delineated and that the Board is advised the name of the Lead Merchant Banker

responsible for each set of activities / sub -activities, well before opening of issue.

This advice must be signed by all Lead Merchant Bankers to issue.

III. Where the circumstances warrant joint and several responsibility of Lead

Merchant Bankers for a particular activity, a co-ordinator designated from among

the Lead Merchant Bankers shall furnish to the Board, when called for, with

information, report, comments etc. on matters relating to the activity (of joint and

several responsibility).

IV. The activities / sub-activities may be grouped on the following lines:

(a) Capital structuring with the relative components and formalities such as

composition of debt and equity, type of instruments.

(b) Drafting and Design of the offer document and of advertisement / publicity

material including newspaper advertisements and brochure / memorandum

containing salient features of the offer document.

(c) The designated Lead Merchant Banker shall ensure compliance with the

Guidelines for Disclosure and Investor Protection and other stipulated

requirements and completion of prescribed formalities with Stock Exchange,

Registrar of Companies and SEBI.

(d) Marketing of the issue, which will cover, inter alia, formulating marketing

strategies, preparation of publicity budget, arrangements for selection of (i)

ad-media, (ii) centres of holding conferences of brokers, investors etc. (iii)

bankers to issue, (iv) collection centres (v) brokers to issue and (vi)

underwriters and the underwriting arrangement, distribution of publicity and

issue material including application form, prospectus and brochure, and

deciding on the quantum of issue material.

(e) Selection of various agencies connected with issue, namely Registrars to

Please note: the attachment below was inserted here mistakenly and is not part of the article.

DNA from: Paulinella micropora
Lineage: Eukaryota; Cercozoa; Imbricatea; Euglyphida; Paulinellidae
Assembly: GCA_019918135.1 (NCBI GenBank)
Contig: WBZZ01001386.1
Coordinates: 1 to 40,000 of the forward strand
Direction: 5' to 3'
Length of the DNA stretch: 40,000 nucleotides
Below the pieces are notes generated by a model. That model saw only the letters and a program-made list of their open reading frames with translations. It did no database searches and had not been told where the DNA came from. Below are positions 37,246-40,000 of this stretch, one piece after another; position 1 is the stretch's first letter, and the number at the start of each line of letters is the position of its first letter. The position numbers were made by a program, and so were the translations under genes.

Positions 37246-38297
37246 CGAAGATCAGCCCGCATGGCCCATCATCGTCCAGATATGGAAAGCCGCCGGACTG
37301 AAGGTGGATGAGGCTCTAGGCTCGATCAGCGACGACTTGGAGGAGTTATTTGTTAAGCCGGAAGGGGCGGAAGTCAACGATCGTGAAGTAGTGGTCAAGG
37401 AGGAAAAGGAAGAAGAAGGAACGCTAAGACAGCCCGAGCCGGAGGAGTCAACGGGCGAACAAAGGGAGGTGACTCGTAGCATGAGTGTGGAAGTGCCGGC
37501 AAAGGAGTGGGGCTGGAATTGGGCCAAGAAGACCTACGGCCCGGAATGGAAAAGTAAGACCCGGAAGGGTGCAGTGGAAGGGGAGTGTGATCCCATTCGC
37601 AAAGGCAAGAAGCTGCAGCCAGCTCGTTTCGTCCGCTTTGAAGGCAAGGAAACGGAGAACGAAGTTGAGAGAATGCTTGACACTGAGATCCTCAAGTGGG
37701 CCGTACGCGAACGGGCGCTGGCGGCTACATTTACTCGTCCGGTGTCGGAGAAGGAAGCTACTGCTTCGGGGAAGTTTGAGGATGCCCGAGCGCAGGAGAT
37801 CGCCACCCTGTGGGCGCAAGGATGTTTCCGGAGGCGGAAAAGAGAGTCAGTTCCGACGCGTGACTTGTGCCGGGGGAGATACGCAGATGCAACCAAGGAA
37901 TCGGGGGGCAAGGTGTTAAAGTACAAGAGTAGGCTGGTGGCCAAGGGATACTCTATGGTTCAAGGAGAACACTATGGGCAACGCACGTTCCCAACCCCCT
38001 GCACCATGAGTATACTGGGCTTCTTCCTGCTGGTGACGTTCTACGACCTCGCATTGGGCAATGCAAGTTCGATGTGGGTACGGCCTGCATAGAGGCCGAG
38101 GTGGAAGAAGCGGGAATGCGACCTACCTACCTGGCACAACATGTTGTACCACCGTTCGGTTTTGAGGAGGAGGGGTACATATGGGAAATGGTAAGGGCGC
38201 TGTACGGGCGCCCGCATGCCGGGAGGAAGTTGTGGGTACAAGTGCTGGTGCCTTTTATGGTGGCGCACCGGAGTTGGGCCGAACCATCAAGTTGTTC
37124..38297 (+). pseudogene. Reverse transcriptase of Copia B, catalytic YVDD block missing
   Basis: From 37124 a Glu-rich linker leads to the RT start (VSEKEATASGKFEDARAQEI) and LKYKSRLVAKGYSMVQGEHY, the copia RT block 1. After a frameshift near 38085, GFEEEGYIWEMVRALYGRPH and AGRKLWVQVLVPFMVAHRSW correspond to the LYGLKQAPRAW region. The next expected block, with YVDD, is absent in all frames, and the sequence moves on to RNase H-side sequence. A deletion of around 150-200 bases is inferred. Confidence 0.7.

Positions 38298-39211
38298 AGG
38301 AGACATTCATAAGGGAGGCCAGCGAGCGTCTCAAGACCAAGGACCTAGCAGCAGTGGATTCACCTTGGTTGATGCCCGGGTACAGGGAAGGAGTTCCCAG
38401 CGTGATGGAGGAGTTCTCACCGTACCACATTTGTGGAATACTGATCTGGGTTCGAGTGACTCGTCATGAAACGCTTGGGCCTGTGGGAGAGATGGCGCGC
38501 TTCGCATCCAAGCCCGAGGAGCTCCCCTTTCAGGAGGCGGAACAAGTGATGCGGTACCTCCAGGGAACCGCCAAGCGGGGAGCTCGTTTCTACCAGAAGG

Issue, printers and advertising agencies.

(f) Follow-up with bankers to the issue to get quick estimates of collection and

advising the issuer about closure of the issue, based on the correct figures.

(g) The post-issue activities will involve essential follow -up steps, which must

include finalisation of basis of allotment / weeding out of multiple

applications, listing of instruments and despatch of certificates and refunds,

with the various agencies connected with the work such as registrars to the

issue, bankers to the issue, and the bank handling refund business.

(h) Even if many of these post-issue activities would be handled by other

intermediaries, the designated Lead Merchant Banker shall be responsible

for ensuring that these agencies fulfil their functions and enable him to

discharge this responsibility through suitable agreements with the issuer


(i) Ordinarily, one Lead Merchant Banker shall be responsible for post issue


This month, I wrote two articles on the issue in the magazine I work for.

The second article written by me in mid-April:

As the spotlight in ongoing saga in the 2004-05 IPO benami scam remains only on the dispute between Sebi board and its own two-member board committe, other serious offenders are giving the regulator a slip in the dark.

The Sebi board, in a meeting held on 13 April, decided to refer to a legal counsel the dispute arising from the 4 December order of the committee which was appointed last year to take forward Sebi's investigation of the role of NSDL and CDSL in the IPO scam. C. B. Bhave, as usual, reclused himself from the meeting due to a conflict of interest.

The referment was induced by a single dissenting vote of a Sebi board member who is understood to be one of the two members of the special board committee. He had earlier raised objections in Sebi not issuing the committee's order against NSDL and also about not making it public. Other Sebi board members are of the view that the two-member committee has not properly complied with the terms of reference given to it. There are six board members in Sebi in addition to the chairman.

What is more concerning is the fact that other intermediaries involved in the scam are getting away from Sebi's focus. These include over 50 entities that created over 50,000 benami demat accounts with same addresses in about 20 IPOs, about 15 financiers, the lead managers in these IPOs who failed in its mandated responsibility to weed out multiple application bids and the two depository participants, Karvy Stock Broking and Pratik Stock Vision, who accounted for about 90% of benami demat accounts.

Sebi had itself stated in its earlier orders in 2006 the need to probe the details of these intermediaries. For instance, the 12 January 2006, interim order in the IDFC IPO case, Sebi member, G. Anantharaman, stated "Further probe is required for examining the systemic fault, if any, of the registrar Karvy-RTI i.e. Karvy Computer Shares P Ltd. and the lead managers Kotak Mahindra Capital Company Ltd., DSP Merrill Lynch Ltd. and SBI Capital Markets Ltd. in identifying and weeding out the benami applications." Nothing has come out of that so far.

The first article written in the first week of April: